Akbar’s Tomb


Akbar (r.1556-1605) was an energetic and innovative ruler who succeeded in being a significant unifying force in India. His syncretism was reflected in the architecture built during his reign, including his tomb located in Sikandra, which blends Persian and Hindu elements. Dated inscriptions show that the tomb was completed by Akbar’s son Jahangir in 1614.

Topped with white marble and flanked by graceful minarets, this mausoleum of rough red sandstone stands in a centre of a vast garden which is enclosed by high walls on all sides. In the middle of each enclosing wall is a monumental gateway. The whole garden is divided into four quarters on the conventional charbagh plan.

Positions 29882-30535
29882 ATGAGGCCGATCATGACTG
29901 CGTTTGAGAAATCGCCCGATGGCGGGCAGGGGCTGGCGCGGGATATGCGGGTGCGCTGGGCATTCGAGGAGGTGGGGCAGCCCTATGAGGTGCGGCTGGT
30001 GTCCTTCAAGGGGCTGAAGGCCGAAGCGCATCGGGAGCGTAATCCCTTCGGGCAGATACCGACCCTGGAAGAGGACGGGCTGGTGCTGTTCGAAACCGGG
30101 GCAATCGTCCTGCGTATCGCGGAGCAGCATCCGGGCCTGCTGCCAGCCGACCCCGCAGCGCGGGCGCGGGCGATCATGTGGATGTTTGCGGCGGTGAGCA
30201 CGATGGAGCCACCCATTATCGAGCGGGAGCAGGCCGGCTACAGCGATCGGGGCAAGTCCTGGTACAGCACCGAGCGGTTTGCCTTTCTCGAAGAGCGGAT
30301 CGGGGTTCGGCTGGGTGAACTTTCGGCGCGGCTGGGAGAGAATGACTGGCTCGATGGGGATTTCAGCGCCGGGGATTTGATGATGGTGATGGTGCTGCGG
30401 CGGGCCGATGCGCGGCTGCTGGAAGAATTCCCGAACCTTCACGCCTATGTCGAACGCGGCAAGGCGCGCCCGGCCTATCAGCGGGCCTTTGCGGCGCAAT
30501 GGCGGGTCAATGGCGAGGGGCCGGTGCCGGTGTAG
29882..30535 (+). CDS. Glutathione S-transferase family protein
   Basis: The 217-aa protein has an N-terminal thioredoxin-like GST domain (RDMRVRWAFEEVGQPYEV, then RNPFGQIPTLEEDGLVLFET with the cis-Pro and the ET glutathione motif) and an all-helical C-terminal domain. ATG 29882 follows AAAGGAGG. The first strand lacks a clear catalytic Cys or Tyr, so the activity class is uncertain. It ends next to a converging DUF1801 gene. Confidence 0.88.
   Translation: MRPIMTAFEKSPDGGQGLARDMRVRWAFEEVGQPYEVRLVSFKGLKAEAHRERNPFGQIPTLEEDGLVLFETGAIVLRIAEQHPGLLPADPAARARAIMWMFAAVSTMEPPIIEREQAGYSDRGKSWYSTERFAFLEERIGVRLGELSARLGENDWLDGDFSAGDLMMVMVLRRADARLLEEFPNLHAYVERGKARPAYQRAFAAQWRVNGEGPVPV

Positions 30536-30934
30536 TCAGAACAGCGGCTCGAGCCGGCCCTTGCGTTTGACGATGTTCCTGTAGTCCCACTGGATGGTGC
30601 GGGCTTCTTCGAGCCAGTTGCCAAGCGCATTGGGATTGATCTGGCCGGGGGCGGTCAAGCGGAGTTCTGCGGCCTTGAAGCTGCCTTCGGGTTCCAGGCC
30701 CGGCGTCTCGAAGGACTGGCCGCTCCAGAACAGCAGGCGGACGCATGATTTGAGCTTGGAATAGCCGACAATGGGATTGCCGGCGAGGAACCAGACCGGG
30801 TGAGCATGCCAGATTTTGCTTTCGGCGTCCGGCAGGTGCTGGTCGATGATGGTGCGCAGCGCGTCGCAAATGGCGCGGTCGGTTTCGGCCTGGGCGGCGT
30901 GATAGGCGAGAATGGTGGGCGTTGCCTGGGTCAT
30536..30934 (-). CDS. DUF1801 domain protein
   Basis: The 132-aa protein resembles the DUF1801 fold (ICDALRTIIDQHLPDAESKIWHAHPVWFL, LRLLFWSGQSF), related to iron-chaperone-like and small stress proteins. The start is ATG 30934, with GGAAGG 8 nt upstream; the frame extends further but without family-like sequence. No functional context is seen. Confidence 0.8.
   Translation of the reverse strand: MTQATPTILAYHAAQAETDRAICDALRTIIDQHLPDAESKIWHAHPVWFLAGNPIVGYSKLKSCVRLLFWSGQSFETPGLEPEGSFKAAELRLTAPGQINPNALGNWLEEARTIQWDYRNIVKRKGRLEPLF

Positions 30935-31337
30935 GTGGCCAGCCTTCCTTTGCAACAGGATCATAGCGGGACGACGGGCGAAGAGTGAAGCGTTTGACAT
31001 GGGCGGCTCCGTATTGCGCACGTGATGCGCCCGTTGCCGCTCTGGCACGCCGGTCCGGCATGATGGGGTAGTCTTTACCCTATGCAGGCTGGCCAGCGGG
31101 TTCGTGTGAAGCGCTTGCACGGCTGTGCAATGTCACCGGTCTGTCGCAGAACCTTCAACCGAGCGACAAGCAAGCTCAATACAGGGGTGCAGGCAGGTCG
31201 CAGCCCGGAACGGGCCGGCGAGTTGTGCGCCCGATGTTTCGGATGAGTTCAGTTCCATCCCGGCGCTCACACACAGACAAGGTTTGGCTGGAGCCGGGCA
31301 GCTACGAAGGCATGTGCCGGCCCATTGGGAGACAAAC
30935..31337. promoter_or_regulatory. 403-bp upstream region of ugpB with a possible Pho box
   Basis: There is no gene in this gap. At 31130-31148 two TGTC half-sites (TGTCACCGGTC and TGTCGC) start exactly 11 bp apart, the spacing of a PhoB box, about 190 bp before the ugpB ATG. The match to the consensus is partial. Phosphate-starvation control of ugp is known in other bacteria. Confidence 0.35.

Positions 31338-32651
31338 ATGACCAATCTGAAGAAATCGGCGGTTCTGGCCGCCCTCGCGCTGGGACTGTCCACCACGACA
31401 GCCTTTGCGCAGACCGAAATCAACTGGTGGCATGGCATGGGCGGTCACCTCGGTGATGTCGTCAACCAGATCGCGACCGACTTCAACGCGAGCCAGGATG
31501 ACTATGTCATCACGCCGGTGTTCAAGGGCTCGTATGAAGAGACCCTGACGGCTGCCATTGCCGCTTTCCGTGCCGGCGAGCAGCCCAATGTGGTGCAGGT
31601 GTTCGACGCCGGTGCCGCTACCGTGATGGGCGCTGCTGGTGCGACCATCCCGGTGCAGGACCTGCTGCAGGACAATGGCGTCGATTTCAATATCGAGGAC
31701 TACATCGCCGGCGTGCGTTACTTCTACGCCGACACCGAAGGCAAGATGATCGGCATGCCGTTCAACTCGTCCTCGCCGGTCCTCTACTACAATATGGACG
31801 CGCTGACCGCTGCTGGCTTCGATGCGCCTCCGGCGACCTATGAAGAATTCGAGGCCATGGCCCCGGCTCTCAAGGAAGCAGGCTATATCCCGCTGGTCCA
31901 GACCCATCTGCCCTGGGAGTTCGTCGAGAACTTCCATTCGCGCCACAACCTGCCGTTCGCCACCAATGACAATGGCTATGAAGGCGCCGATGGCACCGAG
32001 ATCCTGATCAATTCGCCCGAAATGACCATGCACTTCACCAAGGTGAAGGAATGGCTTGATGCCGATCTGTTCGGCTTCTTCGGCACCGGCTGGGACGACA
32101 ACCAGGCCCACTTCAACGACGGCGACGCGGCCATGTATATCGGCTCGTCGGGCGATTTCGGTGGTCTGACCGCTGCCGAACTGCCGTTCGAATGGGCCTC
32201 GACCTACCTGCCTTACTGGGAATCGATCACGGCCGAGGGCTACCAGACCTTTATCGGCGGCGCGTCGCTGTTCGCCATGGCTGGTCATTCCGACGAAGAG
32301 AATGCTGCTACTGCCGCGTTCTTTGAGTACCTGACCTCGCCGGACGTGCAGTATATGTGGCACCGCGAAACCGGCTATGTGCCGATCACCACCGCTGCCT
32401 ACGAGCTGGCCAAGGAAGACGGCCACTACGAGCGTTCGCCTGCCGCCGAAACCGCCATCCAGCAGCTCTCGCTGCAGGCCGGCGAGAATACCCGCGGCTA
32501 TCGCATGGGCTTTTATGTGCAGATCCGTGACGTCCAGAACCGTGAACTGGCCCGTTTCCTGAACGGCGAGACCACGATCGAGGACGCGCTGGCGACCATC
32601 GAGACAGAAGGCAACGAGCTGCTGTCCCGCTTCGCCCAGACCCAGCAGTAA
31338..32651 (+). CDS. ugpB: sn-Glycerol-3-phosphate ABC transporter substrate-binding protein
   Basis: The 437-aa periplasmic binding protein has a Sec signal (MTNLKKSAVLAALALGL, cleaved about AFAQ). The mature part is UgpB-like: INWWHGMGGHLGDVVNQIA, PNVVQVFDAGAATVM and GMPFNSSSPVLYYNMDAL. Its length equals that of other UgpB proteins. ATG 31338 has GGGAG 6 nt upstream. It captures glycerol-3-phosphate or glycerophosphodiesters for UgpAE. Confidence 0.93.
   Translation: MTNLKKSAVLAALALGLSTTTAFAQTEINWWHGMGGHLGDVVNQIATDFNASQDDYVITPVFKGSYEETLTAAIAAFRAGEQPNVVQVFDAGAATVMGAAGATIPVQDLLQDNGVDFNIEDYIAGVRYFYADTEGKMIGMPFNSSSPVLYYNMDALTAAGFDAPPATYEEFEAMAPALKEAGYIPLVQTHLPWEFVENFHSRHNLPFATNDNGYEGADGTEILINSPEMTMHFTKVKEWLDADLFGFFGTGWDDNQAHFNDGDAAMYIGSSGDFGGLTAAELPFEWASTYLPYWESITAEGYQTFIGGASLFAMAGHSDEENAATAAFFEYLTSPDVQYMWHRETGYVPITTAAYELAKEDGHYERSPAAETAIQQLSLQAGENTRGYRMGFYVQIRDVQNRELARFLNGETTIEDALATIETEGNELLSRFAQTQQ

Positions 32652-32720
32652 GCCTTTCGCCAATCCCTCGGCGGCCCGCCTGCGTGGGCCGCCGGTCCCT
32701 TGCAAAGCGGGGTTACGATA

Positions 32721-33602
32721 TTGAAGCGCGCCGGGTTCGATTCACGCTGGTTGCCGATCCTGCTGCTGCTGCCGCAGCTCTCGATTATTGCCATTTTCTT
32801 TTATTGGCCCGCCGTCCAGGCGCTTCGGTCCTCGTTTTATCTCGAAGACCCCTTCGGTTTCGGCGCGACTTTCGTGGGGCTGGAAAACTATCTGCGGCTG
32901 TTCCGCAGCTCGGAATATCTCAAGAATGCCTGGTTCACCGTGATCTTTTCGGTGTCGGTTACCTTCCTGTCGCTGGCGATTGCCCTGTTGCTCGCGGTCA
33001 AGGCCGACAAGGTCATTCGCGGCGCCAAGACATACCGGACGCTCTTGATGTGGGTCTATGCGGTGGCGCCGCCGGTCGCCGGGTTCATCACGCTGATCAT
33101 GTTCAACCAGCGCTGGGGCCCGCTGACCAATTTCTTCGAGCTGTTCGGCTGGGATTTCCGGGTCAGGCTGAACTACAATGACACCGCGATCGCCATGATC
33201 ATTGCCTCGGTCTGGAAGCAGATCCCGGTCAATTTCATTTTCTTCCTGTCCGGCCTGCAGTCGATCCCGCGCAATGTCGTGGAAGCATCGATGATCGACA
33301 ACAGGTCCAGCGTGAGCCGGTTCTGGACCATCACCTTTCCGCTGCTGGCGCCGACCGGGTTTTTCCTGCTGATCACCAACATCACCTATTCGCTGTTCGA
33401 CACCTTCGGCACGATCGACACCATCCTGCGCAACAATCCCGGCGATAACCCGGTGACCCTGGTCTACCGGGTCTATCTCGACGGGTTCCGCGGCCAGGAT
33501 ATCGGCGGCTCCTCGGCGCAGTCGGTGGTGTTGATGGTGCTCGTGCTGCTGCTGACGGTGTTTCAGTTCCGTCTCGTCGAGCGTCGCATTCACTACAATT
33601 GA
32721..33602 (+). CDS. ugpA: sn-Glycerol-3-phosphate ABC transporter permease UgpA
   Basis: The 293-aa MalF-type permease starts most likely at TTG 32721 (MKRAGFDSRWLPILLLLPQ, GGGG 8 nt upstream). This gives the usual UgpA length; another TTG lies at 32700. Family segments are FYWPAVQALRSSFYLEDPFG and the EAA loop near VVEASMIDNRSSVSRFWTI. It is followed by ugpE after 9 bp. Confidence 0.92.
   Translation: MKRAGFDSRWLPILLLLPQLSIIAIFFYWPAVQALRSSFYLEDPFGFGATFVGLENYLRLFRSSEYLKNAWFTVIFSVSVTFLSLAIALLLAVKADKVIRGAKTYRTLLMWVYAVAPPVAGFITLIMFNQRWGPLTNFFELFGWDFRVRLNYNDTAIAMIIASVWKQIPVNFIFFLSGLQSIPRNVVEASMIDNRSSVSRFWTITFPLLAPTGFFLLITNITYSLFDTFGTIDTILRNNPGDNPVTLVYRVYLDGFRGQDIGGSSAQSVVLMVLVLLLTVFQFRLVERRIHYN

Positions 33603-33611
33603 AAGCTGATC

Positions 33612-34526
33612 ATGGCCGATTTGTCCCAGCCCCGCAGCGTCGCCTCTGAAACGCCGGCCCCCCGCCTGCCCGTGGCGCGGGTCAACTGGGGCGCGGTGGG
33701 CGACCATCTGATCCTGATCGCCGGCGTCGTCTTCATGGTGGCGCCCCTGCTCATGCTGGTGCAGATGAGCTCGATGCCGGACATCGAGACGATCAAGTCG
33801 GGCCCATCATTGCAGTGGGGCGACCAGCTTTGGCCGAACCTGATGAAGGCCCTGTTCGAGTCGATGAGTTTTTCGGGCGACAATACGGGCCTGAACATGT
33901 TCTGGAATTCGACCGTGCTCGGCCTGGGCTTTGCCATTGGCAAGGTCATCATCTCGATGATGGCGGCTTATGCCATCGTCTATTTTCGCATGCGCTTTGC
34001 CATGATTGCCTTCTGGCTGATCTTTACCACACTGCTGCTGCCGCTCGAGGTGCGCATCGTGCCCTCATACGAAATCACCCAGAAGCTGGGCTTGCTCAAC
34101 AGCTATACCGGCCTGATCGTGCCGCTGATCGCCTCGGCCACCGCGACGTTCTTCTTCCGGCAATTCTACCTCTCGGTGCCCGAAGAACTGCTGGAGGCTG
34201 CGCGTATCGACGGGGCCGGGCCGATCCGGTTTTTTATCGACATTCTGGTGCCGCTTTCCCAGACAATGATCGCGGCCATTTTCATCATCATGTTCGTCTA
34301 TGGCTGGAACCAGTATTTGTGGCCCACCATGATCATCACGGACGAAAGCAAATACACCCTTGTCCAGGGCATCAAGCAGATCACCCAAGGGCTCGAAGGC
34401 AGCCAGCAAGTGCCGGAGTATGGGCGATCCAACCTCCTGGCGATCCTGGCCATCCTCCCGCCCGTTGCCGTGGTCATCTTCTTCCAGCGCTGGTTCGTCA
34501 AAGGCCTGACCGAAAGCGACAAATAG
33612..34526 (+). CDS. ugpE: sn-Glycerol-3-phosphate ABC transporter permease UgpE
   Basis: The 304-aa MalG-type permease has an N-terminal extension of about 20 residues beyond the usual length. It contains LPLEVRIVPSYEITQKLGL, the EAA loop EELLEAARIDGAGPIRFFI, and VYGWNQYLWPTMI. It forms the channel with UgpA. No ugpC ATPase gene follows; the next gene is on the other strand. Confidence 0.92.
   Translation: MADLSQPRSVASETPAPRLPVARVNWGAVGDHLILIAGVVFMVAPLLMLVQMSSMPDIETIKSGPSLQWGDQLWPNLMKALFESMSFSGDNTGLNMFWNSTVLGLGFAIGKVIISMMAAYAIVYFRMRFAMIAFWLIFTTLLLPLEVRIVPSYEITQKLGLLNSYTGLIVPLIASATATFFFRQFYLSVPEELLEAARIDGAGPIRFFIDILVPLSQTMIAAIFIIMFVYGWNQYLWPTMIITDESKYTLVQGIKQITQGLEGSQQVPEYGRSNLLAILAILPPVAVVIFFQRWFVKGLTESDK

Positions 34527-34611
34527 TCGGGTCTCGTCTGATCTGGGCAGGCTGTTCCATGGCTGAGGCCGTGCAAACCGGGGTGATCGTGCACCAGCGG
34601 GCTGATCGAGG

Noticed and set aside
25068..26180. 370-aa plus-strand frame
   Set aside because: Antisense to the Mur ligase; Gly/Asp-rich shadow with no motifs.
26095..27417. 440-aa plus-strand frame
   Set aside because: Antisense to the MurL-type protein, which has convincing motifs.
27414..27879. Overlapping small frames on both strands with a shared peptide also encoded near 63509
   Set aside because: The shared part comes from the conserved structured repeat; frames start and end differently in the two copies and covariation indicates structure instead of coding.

Each quarter is separated by a high terrace or raised path with a narrow shallow water channel running at the centre. Each terrace has in the centre, a tank with fountains. Various species such as the palmyra palm, Dhak, Ashoka, Imali, Heterofragma adenophyla, Amala and Chandan trees are grown here. The black bucks are also maintained as fauna.









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